SpaceX stacks first full Starship launch vehicle on orbital pad

spacex first starship vehicle stacked

After a full week of immense progress toward SpaceX’s first orbital Starship vehicles. The SpaceX teams down at Starbase finally stacked their first Starship launch vehicle.

Starship 20 stacked on top of Super Heavy booster 4

The week began with Booster 4 being moved from the High Bay down the road to the orbital launch pad. There SpaceX lifted the booster and placed it for the first time on the launch mount. Installed on the booster were 29 Raptor engines, the most we’ve seen in one place.

Thursday, a fully assembled Starship, Ship 20, was rolled down the highway to join Booster 4 by the launch mount. After winds scrubbed the lift Thursday, early Friday morning SpaceX lifted and stacked Ship 20 on top of Booster 4.

This combination of the two vehicles makes Starship officially the tallest rocket ever built. Standing at 120 meters (119 possibly?). It stands taller than NASA’s Saturn V, used for the Apollo program, which was 110 meters tall. Sadly though, the fully stacked Starship didn’t last long as it was destacked only a few minutes after it was stacked for the first time.

SpaceX’s Starship 20 and Super Heavy 4 being mated on the orbital launch mount. Credit: Nick D’Alessandro and Zac Hall for Space Explored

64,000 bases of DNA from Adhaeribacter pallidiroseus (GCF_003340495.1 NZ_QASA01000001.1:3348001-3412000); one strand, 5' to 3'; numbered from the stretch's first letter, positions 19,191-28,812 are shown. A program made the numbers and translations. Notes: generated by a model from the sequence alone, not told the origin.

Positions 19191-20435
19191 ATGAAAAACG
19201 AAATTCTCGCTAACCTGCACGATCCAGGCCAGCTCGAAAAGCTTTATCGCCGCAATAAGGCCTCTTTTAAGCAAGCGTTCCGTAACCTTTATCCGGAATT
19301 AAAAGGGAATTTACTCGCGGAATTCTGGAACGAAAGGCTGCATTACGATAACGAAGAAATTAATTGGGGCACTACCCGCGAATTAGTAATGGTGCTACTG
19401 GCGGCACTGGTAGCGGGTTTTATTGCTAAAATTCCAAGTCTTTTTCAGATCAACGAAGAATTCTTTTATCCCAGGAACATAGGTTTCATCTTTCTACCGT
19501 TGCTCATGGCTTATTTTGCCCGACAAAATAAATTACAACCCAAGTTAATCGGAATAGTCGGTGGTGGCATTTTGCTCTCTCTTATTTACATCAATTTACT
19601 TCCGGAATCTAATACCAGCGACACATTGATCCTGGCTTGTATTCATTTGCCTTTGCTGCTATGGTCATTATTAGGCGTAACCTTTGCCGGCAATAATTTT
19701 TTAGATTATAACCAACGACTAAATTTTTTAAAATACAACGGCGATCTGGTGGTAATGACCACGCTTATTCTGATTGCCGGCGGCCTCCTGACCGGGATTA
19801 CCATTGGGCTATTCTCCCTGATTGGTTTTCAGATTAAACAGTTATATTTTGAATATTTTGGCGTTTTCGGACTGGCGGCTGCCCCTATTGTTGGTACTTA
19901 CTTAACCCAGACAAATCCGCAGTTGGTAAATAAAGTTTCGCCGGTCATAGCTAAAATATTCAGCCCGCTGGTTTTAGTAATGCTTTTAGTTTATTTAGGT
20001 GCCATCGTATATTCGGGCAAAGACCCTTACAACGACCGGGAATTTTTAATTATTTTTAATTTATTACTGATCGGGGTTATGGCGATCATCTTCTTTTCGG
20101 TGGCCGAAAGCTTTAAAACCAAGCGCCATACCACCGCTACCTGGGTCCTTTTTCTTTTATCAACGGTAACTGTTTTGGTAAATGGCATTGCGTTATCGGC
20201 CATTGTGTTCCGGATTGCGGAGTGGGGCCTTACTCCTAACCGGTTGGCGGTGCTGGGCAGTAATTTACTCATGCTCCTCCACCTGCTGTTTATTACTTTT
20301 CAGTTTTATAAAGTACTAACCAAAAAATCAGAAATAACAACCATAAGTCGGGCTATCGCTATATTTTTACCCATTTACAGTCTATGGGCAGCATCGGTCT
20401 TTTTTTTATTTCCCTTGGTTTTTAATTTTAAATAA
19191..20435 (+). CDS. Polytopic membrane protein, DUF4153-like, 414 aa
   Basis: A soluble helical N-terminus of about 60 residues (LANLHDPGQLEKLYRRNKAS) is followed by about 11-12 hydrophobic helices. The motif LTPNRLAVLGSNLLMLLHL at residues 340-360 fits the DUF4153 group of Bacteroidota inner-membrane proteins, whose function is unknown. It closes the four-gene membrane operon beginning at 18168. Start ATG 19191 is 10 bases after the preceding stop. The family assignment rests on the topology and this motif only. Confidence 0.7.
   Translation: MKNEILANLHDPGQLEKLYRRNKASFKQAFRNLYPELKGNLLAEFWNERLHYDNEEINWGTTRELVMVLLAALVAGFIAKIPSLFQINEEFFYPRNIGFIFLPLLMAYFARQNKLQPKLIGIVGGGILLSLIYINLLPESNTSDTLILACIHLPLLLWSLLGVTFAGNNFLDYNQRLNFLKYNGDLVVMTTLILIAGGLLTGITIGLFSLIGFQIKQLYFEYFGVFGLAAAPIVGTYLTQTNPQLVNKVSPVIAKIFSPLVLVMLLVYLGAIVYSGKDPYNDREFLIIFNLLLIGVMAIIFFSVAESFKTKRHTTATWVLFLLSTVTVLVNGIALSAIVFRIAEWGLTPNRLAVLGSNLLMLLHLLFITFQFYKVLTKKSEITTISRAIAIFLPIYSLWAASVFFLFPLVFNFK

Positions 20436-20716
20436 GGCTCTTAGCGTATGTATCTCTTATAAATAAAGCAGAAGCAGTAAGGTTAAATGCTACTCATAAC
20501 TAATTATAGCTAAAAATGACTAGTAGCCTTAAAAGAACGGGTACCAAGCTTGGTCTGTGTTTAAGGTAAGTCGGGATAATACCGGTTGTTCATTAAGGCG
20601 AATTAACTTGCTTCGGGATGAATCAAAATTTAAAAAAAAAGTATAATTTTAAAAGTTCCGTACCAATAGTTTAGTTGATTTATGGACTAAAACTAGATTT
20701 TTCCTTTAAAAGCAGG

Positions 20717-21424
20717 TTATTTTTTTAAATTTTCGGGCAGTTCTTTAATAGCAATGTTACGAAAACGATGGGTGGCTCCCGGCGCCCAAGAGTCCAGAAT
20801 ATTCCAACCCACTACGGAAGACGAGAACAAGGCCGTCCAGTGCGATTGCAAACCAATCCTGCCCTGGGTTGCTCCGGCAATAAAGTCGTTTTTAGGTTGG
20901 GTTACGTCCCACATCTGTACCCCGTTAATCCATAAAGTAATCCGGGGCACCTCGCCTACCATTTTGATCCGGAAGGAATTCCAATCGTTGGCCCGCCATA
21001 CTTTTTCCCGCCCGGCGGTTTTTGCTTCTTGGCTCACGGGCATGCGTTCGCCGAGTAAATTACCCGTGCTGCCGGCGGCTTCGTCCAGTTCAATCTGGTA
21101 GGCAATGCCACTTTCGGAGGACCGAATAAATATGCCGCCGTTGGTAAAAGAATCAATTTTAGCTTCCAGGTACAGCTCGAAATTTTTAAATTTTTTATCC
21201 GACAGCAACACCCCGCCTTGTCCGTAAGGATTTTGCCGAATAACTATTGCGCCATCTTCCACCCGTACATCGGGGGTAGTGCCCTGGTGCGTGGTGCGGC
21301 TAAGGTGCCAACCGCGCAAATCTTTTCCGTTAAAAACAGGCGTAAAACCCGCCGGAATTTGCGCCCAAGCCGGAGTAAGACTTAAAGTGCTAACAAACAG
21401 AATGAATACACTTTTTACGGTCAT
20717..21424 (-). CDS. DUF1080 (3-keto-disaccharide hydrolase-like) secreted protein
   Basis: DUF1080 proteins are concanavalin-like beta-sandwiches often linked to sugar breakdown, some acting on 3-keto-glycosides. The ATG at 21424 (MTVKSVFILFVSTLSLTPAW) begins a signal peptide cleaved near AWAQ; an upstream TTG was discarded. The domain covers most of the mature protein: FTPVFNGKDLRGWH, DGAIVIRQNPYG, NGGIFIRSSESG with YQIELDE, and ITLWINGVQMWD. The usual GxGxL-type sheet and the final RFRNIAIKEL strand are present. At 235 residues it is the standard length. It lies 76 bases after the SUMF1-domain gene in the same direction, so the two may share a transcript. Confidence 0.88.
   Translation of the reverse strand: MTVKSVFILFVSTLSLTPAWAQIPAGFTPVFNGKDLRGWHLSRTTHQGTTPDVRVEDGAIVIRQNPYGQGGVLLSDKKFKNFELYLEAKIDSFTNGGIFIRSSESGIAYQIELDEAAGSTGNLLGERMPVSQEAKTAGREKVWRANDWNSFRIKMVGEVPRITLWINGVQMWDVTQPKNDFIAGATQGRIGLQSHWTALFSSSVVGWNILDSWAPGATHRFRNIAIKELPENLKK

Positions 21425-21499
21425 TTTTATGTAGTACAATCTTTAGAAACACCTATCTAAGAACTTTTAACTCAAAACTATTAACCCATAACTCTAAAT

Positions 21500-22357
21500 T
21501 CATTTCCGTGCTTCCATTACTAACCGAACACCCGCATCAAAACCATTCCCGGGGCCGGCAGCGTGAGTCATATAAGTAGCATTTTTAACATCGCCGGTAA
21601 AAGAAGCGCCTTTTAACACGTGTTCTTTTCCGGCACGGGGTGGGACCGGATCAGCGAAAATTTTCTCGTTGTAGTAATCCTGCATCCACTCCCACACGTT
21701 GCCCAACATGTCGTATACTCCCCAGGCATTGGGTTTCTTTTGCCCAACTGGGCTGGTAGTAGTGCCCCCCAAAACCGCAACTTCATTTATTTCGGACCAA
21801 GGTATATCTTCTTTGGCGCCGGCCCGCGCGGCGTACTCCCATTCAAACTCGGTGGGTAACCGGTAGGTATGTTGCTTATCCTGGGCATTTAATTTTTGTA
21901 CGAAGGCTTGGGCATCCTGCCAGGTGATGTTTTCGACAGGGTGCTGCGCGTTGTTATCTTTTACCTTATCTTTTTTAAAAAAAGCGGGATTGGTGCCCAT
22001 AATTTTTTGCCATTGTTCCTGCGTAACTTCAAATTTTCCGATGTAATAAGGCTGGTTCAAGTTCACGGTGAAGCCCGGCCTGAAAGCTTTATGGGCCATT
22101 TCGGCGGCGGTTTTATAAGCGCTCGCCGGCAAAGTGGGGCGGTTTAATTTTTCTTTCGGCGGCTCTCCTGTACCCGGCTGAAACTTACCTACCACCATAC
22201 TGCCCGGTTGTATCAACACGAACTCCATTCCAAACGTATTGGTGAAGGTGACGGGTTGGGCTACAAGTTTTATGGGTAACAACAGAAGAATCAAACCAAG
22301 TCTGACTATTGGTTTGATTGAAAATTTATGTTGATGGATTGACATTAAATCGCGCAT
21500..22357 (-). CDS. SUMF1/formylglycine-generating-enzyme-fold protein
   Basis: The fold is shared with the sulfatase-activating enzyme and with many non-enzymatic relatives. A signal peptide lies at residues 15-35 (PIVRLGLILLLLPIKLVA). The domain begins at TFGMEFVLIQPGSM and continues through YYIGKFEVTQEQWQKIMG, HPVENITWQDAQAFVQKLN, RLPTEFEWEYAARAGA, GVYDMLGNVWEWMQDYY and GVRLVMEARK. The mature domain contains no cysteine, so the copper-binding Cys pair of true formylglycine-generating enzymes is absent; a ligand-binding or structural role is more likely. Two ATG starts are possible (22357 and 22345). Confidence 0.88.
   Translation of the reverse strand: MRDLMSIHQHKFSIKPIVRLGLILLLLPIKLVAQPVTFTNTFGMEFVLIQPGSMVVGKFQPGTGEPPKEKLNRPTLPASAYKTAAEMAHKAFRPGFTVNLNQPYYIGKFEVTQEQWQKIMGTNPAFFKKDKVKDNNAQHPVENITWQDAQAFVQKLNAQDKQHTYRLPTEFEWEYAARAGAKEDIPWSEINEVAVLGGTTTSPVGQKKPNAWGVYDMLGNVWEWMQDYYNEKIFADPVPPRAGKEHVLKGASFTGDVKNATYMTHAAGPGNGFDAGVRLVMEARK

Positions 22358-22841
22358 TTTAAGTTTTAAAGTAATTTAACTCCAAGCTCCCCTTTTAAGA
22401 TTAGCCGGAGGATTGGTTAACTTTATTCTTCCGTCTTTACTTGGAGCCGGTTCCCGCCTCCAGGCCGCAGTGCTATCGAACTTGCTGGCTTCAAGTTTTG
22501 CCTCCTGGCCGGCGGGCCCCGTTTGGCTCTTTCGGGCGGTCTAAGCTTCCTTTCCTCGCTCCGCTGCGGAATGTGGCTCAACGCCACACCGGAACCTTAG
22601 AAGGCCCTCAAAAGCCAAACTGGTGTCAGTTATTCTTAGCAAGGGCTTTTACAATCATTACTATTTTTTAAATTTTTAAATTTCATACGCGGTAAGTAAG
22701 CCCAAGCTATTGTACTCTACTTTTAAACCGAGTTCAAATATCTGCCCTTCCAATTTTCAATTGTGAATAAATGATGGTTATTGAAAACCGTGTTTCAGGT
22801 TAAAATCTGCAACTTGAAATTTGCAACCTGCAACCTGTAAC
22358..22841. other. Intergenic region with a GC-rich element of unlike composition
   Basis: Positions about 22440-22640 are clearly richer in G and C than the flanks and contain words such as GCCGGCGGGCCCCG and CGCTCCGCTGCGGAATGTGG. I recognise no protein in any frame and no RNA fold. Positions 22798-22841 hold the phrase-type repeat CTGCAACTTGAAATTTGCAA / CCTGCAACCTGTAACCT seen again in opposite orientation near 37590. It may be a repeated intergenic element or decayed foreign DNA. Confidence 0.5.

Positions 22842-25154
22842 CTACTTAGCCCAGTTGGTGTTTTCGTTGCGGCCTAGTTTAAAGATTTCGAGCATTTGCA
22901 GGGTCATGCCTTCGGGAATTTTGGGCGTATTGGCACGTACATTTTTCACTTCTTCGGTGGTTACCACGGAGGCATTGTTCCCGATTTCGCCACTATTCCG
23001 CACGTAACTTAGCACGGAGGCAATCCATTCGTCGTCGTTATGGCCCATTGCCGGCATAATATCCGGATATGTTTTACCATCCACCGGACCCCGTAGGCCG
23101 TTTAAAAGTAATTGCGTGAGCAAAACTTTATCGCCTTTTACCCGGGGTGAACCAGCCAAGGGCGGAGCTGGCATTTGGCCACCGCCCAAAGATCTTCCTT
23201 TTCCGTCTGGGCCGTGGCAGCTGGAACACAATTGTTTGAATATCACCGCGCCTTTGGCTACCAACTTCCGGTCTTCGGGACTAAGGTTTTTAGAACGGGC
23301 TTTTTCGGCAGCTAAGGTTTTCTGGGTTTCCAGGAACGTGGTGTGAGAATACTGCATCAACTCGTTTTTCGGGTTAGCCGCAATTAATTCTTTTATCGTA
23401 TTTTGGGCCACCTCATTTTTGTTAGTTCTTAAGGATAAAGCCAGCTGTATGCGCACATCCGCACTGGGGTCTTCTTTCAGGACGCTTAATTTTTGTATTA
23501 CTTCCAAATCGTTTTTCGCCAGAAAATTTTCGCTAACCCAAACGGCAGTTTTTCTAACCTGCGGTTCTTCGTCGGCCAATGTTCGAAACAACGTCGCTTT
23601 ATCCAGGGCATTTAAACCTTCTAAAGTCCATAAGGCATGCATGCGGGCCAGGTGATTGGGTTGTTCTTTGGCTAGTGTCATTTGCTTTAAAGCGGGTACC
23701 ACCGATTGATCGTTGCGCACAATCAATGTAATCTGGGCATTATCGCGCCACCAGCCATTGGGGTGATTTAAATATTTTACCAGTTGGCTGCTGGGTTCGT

First orbital launch stil TBD

We are still waiting on the Environmental Assessment from the FAA which will say if SpaceX’s facilities are ready to start orbital launches. The initial assessment could be released for public comment any day now but will then have to wait 30 days for the public comment time to end before it’s finished. Once the assessment is finalized, then we will get a better understanding of when the first orbital launch could take place. Stacking the first Starship vehicle is a huge first step though.

Starship 20 lifted in the air after being stacked with Super Heavy 4. Credit: Nic Ansuini

Major milestone for NASA’s Human Landing System

SpaceX’s first stacked Starship vehicle marks a big milestone in the development of NASA’s Human Landing System as well. Starship was selected to NASA’s sole lander for the first human landing of the Artemis program earlier this year. Since then, a protest from Blue Origin and Dynetics held up NASA’s support for SpaceX but with the help of shuttling employees from Florida and California, SpaceX reached this milestone on their own.

Now that the protest has been ruled in favor of SpaceX, NASA HLS teams can now travel to South Texas and other SpaceX facilities and provide support for SpaceX’s Starship development.

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